Heart disease  2,975 (27.51) 14 (25.93) 2,221 (23.25) 18 (37.5) 3,670 (26.31) 22 (33.33) 
Jaundice  23 (0.21) 1 (1.85) 13 (0.14) 0 (0) 29 (0.21) 1 (1.52) 
Alcoholism  3,439 (31.8) 20 (37.04) 2,844 (29.77) 17 (35.42) 4,467 (32.02) 20 (30.3) 
Cirrhosis  183 (1.69) 1 (1.85) 90 (0.94) 0 (0) 215 (1.54) 2 (3.03) 
Diabetic neuropathy  2,336 (21.6) 9 (16.67) 1,642 (17.19) 7 (14.58) 2,958 (21.2) 16 (24.24) 
Diabetic nephropathy  595 (5.5) 2 (3.7) 357 (3.74) 0 (0) 716 (5.13) 2 (3.03) 
Back pain  2,922 (27.02) 17 (31.48) 2,382 (24.93) 10 (20.83) 3,840 (27.52) 20 (30.3) 
Proton-pump inhibitor  5,671 (52.44) 31 (57.41) 4,554 (47.67) 25 (52.08) 7,224 (51.78) 31 (46.97) 
Biguanides  8,863 (81.95) 45 (83.33) 9,344 (97.8) 48 (100) 11,060 (79.28) 53 (80.3) 
DPP-IV inhibitors  347 (3.21) 0 (0) 344 (3.6) 0 (0) 188 (1.35) 0 (0) 
Weight (lbs)  196.2 (169–227) 180.6 (154–204.9) 197.7 (171–228) 174.65 (153–218.9) 199 (172–229.9) 193.2 (166.3–218.2) 
% weight change  −0.34 (−3.55 to 2.76) −2.35 (−7.83 to 2.96) −0.3 (−3.31–2.6) −0.54 (−3.25 to 2.4) 0.65 (−2.41 to 4.08) 1.33 (−2.76 to 4.85) 
Peak BMI  35.34 (30.98–40.45) 33.4 (30.13–38.31) 35.34 (30.95–40.35) 32.86 (28.96–39.08) 35.34 (31–40.33) 34.18 (31.23–41.09) 
HbA1c (%)  9 (7.8–10.6) 8.65 (7.7–10.5) 8 (7.2–9.3) 7.65 (7.2–8.35) 9.1 (8.4–10.2) 9 (8.3–10) 
HbA1c change (%)  0.3 (−0.2 to 1.7) 0.3 (0–2.4) 0 (−0.5 to 0.9) 0 (−0.95 to 0.4) 1.5 (1–2.2) 1.5 (0.8–2) 
Creatinine (mg/dL)  0.8 (0.7–1) 0.9 (0.6–1.1) 0.8 (0.7–0.96) 0.8 (0.72–0.99) 0.8 (0.7–1) 0.9 (0.71–1.1) 
Cholesterol (mg/dL)  183 (155–218) 185 (152–207) 182 (157–217) 168.5 (155–205.5) 185 (159–220) 181.5 (155–212) 
Bilirubin (mg/dL)  0.5 (0.34–0.7) 0.4 (0.3–0.6) 0.5 (0.34–0.7) 0.5 (0.4–0.6) 0.5 (0.39–0.7) 0.5 (0.34–0.65) 
% Bilirubin change  0 (−20 to 25) 0 (−24 to 50) 0 (−20 to 25) 0 (−15.43 to 30.95) 0 (−20 to 33.33) 0 (−27.27 to 33.33) 
RBC (M/cmm)  4.51 (4.18–4.82) 4.39 (4.15–4.69) 4.56 (4.26–4.85) 4.45 (4.29–4.74) 4.54 (4.25–4.84) 4.5 (4.03–4.73) 
% RBC change  0 (−4.31 to 3.86) 0 (−4.36 to 4.37) 0 (−3.95 to 3.1) 0 (−5.24 to 2.25) 0 (−3.29 to 4.95) 0 (−5.42 to 5.21) 

Abbreviations: IQR, interquartile range; n, number of patients.

A unique feature of our models is the inclusion of time since onset of clinical predictors of PDAC. We summarized in Supplementary Table S1, the number of days from first indication of the clinical predictor to the respective onset of progression of diabetes. Time since onset of predictor was shorter in patients who developed PDAC as opposed to those who remained PDAC-free for several indicators: acute pancreatitis, chronic pancreatitis, abdominal pain, and jaundice.

Incidence of PDAC

Age-adjusted cumulative incidence of PDAC at 12, 24, 36, 48, and 60 months standardized to 60 years of age at progression of diabetes is presented in Supplementary Table S2 and illustrated in Fig. 1. Incidence of PDAC was highest for the insulin-initiating male cohort, rising more steeply in the first 12 months to an incidence of 0.18% [180 per 100,000 person-years (p-y)] and reached 0.52% over 60 months from the time of the first prescription for insulin. The incidence was lower in female patients initiating insulin, with 12- and 60-month PDAC incidence of 0.13% and 0.30%, respectively. The incidence of PDAC in diabetes patients with increasing HbA1c also rose more steeply in the first 12 months to an incidence of 0.13% in males and 0.08% in females. The 60-month incidence of PDAC in the elevated A1c cohort was 0.44% in males and 0.31% in females. In comparison with insulin users and those with increasing HbA1c, the incidence of PDAC in diabetes patients initiating combination oral hypoglycemic treatment or those who did not meet any of the progression criteria was lower (Supplementary Table S2).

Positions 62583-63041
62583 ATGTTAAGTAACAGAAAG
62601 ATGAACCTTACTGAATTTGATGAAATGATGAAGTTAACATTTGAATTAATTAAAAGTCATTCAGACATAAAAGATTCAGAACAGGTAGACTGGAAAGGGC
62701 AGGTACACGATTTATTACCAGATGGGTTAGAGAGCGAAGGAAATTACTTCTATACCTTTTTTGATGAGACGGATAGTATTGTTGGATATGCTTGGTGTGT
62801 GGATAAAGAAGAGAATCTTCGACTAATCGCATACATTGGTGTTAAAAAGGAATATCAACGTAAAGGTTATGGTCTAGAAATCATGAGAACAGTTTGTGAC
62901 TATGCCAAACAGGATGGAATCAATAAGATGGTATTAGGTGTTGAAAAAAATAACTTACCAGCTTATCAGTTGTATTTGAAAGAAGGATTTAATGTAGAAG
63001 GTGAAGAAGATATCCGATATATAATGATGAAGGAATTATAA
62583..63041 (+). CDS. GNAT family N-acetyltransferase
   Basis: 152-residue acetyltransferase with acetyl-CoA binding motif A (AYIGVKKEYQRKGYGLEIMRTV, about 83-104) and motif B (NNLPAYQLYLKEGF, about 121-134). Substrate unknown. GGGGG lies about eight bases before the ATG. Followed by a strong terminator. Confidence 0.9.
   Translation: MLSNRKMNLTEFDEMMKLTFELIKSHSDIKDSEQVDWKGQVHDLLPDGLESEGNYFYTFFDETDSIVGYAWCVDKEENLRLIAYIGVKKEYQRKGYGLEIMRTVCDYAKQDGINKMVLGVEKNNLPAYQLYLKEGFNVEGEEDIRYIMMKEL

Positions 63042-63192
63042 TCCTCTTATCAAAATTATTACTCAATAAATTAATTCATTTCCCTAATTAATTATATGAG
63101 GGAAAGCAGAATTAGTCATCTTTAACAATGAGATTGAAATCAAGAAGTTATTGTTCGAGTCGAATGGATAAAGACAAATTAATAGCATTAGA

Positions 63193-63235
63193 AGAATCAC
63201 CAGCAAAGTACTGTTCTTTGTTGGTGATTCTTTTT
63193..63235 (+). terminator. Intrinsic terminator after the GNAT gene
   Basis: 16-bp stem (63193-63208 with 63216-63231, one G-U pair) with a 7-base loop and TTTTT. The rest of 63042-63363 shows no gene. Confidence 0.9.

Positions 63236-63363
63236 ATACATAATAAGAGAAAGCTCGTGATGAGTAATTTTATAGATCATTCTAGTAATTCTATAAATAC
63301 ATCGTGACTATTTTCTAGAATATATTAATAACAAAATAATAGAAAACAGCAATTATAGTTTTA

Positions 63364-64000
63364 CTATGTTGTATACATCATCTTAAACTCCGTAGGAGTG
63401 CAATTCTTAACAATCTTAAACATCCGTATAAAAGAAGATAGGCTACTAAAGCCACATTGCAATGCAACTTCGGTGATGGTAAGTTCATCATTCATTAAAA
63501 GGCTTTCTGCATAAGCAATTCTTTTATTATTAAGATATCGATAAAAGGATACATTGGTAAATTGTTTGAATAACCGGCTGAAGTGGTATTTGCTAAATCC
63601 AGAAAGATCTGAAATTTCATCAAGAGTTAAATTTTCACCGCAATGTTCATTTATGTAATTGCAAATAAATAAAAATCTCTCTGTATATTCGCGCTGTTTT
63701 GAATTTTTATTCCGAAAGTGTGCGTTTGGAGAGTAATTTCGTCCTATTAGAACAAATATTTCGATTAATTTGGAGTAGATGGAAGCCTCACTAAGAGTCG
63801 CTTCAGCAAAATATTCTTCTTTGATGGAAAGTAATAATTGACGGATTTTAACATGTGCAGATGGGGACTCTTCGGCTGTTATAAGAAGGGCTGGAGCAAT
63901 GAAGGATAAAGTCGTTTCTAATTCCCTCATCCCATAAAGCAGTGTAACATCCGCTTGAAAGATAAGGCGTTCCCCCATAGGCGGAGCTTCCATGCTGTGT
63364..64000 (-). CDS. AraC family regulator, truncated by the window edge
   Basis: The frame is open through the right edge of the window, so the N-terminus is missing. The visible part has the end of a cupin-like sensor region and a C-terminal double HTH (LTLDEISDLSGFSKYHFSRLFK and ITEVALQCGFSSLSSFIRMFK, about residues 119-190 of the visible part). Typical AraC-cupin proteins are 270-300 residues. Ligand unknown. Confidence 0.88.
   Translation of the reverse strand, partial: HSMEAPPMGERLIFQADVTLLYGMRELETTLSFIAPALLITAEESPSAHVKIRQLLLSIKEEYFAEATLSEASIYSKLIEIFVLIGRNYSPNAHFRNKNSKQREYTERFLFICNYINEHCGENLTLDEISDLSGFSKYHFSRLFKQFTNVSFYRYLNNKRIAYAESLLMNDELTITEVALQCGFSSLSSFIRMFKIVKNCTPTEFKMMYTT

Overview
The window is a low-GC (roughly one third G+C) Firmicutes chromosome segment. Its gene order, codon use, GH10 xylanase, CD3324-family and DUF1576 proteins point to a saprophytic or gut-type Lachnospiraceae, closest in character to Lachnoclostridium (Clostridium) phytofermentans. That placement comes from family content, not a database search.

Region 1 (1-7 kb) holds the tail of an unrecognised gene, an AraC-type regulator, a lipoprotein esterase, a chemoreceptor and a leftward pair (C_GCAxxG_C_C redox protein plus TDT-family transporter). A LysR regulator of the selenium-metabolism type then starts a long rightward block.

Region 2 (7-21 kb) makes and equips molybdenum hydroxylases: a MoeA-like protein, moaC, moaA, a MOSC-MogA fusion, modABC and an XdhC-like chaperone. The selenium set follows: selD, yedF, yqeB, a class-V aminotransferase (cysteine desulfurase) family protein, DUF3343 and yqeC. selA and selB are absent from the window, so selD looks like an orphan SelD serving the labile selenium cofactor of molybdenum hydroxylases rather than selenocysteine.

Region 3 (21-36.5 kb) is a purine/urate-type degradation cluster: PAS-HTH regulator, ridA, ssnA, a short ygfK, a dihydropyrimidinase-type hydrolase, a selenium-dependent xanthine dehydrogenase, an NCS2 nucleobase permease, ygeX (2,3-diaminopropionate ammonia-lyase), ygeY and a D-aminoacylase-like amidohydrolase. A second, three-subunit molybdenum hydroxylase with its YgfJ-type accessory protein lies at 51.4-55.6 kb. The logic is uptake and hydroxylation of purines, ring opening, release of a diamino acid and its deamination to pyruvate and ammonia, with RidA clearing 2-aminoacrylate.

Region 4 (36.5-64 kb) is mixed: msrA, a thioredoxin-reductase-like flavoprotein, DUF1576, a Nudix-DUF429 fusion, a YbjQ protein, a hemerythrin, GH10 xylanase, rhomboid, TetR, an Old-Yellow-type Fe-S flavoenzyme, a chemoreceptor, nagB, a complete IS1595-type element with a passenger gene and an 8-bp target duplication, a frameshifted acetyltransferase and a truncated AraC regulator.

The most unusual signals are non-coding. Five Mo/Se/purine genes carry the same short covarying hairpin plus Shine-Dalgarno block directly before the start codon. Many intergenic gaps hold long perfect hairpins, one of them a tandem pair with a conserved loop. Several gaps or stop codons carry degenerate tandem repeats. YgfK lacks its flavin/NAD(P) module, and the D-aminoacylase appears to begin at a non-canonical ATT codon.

Figure 1.

Age-adjusted cumulative incidence estimates of pancreatic cancer in patients aged 60 years with progression of diabetes. A, Diabetes patients with insulin initiation; B, Diabetes patients initiating combination oral hypoglycemic treatment; C, Diabetes patients with ≥1% increase in A1c over 8%.

Figure 1.

Age-adjusted cumulative incidence estimates of pancreatic cancer in patients aged 60 years with progression of diabetes. A, Diabetes patients with insulin initiation; B, Diabetes patients initiating combination oral hypoglycemic treatment; C, Diabetes patients with ≥1% increase in A1c over 8%.

Close modal

Multivariable model and independent risk factors of PDAC

Results of the selected multivariable model are presented in Table 3. In all models, increase in age was associated with PDAC. In models developed among men, Hispanic ethnicity was inversely associated with PDAC, whereas current smoking was positively associated with PDAC risk. Acute pancreatitis, abdominal pain, jaundice, and alcoholism were uniformly selected in all three models among male diabetes patients, with current abdominal pain and current jaundice showing stronger associations with PDAC than that diagnosed in more distant past. Among continuous variables, 20% weight increase was consistently and strongly associated with lower risk of PDAC (HR = 0.56–0.70), as was higher levels of HbA1c (2%–5% increased risk of PDAC per 1% higher level of the most recent HbA1c). Higher levels of creatinine and cholesterol were associated with decreased risk of PDAC. Chronic pancreatitis was not selected in the model for cohort (i), but selected in models for cohorts (ii) and (iii). Weight was associated with decreased risk of PDAC independent of weight change in cohorts (i), and (iii) and not selected in cohort (ii). Change in HbA1c associated with PDAC in cohorts (i) and (iii), independent of the most recent HbA1c levels. Similarly, percent change in bilirubin was associated with PDAC risk in cohorts (i) and (iii). Higher level of RBC was associated with reduced risk of PDAC in models for cohorts (ii) and (iii).

Table 3.

Multivariable associations with pancreatic cancer in three populations with diabetes progression.